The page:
How does everyone identify typefaces?

npgraphicdesign's picture

With Hamburgefonstiv (or any variation of it) as the overall measuring stick of a typeface's design/progress, couldn't you also use it to identify typefaces? As it shows all the stroke variations used throughout a typeface, it should be a pretty good way to discern different typefaces.

I'm curious also how everyone here goes about identifying typefaces. A lot of it is experience, but are there any other tips/tricks that anyone wants to share?

Jan's picture

I don’t know if we need more competition on the Type ID Board (just kiddin’).

It’s experience - looking at a lot of type over years. That will give you a feeling for where to look. Other than that it’s sometimes spotting that glyph that stands out (or gives it away as Yves would say).

Florian Hardwig's picture

A well-organised font (sample) collection, be it digital or print, self-assembled or off the rack.
What the font and Identifont can be a great help, too. Not to forget the various Font ID Guides by Michael Yanega.

Ricardo Cordoba's picture

Don't forget good old-fashioned books like Rookledge's Classic International Typefinder. :-)

Florian Hardwig's picture

Hamburgefonstiv (or any variation of it) […] couldn’t you also use it to identify typefaces?

Yes, it’s my default in FEX – though actually ‘Rafgenducks’ (found in Willberg’s ‘Erste Hilfe in Typografie’) works slightly better in terms of id-ing, as it features an uppercase ‘R’)
But when going hunting at the Type ID Board, you might wanna adjust that to the respective selection of provided characters. ;°)

Ehague's picture

Sometimes it also helps to learn a few extrinsic facts about a typeface, such as who designed it, or where it's name comes from. It helps to jog your memory a little faster when you're at the "I know I've seen this somewhere before..." phase of the ID.

I started using this method a few years ago to help with my almost pathological inability to remember people's names. While it hasn't really worked in that respect, it's done wonders for typeface IDs.

mosh's picture

A well organized classification system for your own fonts. When that fails, use the whatthefont system.

Jackie Frant's picture

Years (and years) ago, it was the beginning of my learning about type. One art director told me to memorize every R. It is a common letter and can be found in most type samples, and is never quite the same from typeface to typeface.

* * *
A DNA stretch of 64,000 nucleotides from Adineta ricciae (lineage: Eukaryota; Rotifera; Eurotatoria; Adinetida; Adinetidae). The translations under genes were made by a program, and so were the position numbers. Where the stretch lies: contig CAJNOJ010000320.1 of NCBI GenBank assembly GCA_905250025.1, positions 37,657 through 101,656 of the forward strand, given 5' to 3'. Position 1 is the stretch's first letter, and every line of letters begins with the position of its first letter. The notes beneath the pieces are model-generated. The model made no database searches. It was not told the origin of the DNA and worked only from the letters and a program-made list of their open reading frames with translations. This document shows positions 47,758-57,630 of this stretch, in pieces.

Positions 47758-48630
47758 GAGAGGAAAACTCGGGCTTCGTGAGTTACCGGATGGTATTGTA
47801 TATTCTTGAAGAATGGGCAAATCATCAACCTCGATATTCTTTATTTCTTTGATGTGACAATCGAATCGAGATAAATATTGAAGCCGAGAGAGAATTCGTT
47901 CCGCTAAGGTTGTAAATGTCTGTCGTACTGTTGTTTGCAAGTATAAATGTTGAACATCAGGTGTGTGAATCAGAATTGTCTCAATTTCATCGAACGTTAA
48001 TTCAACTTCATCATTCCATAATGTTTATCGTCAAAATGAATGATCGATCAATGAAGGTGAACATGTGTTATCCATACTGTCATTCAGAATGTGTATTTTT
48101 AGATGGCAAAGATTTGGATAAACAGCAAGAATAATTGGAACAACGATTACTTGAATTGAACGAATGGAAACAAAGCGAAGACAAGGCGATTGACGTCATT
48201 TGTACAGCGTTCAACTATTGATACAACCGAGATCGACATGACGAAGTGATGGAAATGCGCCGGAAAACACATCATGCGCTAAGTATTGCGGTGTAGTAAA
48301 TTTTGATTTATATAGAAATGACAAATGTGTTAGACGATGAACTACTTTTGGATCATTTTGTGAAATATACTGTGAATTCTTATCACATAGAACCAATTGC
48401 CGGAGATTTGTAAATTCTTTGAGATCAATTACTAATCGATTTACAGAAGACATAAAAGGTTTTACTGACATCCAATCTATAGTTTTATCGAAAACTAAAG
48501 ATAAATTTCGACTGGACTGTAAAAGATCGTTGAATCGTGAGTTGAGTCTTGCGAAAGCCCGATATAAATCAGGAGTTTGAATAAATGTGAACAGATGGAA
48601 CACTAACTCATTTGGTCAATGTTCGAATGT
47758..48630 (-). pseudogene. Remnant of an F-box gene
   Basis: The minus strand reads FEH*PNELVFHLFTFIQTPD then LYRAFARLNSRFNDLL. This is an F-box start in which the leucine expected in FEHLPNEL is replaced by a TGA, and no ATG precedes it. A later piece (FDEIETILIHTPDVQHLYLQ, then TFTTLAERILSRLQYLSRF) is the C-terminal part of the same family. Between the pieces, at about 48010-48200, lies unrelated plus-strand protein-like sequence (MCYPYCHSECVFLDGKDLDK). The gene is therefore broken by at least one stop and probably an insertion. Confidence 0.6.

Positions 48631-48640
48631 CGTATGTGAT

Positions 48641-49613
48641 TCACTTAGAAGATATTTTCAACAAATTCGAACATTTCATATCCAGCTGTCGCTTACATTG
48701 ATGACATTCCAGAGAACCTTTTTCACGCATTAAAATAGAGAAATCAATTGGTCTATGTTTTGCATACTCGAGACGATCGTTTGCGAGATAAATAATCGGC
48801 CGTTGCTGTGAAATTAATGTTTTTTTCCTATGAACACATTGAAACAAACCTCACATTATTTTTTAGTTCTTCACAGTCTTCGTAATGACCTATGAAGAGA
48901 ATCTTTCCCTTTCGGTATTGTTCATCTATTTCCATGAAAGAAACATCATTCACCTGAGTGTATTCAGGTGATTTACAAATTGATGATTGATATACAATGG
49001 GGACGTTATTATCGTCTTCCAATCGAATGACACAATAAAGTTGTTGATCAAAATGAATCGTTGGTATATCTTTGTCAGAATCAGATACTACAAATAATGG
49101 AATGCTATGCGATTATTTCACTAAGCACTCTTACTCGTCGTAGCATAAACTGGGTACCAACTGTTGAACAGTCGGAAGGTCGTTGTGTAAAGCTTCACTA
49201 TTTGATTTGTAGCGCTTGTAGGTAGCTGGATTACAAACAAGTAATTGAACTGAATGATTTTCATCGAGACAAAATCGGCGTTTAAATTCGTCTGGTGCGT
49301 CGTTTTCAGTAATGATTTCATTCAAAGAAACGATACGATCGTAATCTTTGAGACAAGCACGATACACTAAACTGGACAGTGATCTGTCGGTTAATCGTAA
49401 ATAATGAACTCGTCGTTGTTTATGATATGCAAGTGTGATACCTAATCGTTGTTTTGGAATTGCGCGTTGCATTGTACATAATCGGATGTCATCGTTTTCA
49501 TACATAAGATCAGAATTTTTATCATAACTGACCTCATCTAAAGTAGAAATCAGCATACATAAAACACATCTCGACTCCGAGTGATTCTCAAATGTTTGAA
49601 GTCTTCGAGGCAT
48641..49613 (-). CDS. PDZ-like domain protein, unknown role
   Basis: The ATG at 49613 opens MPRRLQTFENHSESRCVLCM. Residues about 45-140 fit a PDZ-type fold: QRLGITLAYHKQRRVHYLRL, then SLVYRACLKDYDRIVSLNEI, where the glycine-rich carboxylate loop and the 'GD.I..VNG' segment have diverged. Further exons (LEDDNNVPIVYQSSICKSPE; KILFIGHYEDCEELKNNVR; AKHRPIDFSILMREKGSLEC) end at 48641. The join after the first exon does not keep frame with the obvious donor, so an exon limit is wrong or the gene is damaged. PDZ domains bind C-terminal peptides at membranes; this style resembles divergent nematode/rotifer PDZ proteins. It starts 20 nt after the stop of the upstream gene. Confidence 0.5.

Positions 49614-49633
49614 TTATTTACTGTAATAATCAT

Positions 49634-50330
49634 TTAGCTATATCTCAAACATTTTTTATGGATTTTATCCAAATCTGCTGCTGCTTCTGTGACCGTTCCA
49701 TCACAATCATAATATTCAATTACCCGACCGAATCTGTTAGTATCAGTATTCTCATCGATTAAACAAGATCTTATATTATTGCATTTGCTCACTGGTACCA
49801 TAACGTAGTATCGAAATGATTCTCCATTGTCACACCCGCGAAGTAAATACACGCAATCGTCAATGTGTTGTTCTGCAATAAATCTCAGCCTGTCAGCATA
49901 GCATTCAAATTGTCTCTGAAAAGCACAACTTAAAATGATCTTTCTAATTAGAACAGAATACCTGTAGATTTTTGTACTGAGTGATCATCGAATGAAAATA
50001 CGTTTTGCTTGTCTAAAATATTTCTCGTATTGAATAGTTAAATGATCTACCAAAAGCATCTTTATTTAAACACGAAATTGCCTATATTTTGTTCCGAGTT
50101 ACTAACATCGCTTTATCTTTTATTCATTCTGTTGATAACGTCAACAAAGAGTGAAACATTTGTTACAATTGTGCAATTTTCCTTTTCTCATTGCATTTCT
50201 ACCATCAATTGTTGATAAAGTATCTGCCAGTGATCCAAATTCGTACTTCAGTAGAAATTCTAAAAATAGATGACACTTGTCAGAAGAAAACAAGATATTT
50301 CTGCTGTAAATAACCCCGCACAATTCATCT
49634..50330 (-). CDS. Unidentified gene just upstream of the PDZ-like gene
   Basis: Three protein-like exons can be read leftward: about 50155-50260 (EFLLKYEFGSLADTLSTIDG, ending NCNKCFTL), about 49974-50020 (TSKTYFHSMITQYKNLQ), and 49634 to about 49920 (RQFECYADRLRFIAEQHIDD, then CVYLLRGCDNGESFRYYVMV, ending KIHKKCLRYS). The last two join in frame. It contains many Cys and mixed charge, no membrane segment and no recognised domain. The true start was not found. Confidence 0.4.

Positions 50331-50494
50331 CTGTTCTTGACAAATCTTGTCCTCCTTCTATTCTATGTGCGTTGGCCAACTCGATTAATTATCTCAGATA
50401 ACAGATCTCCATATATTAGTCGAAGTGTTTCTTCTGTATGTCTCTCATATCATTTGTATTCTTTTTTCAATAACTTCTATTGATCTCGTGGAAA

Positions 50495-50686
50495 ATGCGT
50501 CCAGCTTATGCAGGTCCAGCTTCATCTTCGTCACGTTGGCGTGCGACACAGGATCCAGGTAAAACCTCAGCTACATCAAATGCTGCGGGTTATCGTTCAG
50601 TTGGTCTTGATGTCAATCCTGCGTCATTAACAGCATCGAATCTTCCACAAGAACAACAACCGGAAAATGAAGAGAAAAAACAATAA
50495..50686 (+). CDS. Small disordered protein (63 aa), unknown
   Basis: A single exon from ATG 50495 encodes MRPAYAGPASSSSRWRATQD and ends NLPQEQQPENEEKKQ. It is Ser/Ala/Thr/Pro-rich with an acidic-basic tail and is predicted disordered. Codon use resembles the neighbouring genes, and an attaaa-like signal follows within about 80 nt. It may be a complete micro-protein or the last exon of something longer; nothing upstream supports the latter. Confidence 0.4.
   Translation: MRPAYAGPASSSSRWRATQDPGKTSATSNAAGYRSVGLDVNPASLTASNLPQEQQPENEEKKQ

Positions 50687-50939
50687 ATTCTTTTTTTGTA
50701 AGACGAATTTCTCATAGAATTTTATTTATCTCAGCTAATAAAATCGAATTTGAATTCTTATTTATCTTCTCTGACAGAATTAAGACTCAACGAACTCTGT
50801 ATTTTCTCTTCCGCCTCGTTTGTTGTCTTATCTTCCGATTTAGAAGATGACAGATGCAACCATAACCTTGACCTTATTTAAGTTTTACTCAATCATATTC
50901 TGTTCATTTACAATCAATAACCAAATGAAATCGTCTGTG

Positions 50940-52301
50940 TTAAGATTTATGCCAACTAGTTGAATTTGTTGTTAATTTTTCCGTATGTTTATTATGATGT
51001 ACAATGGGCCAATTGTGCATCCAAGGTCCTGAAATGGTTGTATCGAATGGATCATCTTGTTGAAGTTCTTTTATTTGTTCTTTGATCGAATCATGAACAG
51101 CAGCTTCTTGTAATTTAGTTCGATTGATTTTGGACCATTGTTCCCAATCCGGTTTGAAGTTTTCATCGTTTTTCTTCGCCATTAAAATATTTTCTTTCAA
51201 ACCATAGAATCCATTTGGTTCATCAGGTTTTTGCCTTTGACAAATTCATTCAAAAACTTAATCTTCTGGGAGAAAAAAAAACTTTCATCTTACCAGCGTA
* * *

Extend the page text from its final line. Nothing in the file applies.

Then working with type, I learned a lot more. (I wish I had retained it all, but it's slipping away from non-use.)

Catogorizing the fonts and just looking at them day to day is a wonderful exercise. I may not remember the name, but I remember the year VGC put it on their typositor book, or that it started with the letter R and was in the old yellow book around the shop...

More modern times, I have found Font Expert a help -- it is like the FBI with fingerprints. Doesn't always works, but when it does, wahoooo... Yes, identifont is a great tool, and the folks above have it right - Mike Yangega (especially in "line" type) is a great guide.

Take a friend with you into a bookstore and start guessing when you see typefaces you recognize... feels good doesn't it?

P.S. It isn't but...
Make sure the image file is a small file - and it works a lot of the time...

pattyfab's picture

I also find the keyword search at Myfonts extremely helpful.

I wish Identifont was better - I've tried it countless times and could probably count on one hand the number of times I've found what I was looking for.

Stephen Coles's picture

My easy three-step process to becoming a Freak of Type Identification:

  1. Abadon all other social and recreational activities.
  2. Scour all type suppliers catalogs -- online and offline -- as well as reference books like this one.
  3. Read the Typophile Type ID board daily.
laurent's picture

I bought a stewf widget for my dashboard.
Type identification is just easy now.


Jackie Frant's picture

What is a stewf widget?

Miss Tiffany's picture

The tall skinny one on the left after you hit f12

SuperUltraFabulous's picture

The lowercase letter a is crucial to all font ID's. I always look for it.

Mikey :=)

David Rault's picture


I guess just becoming insanely crazy about typefaces is a good start.

I can't walk a street without checking each and every type I see on the shops. I can recognize 90% of them. And when I can't, I take a snapshot with my phone and I basically can't sleep until I know which font it is.

My friends know they'd better not start me talkin about type, I just can't stop. My wife complains about it too.

That's a very high social price to pay, but... I can pick up a Bembo out of 10 garaldes in a glimpse now, what a great reward :-)

David R

Norbert Florendo's picture

My special "Type ID Specs" really help when I put them on.

Linda Cunningham's picture

ROFL, Norbert! I used to have a pair of those, but they don't come as bifocals. :-(

Jackie Frant's picture

Norb -

I only remember those in half frames.... LOL

Ricardo Cordoba's picture

That was great, Norbert! You had me laughing out loud. :-D

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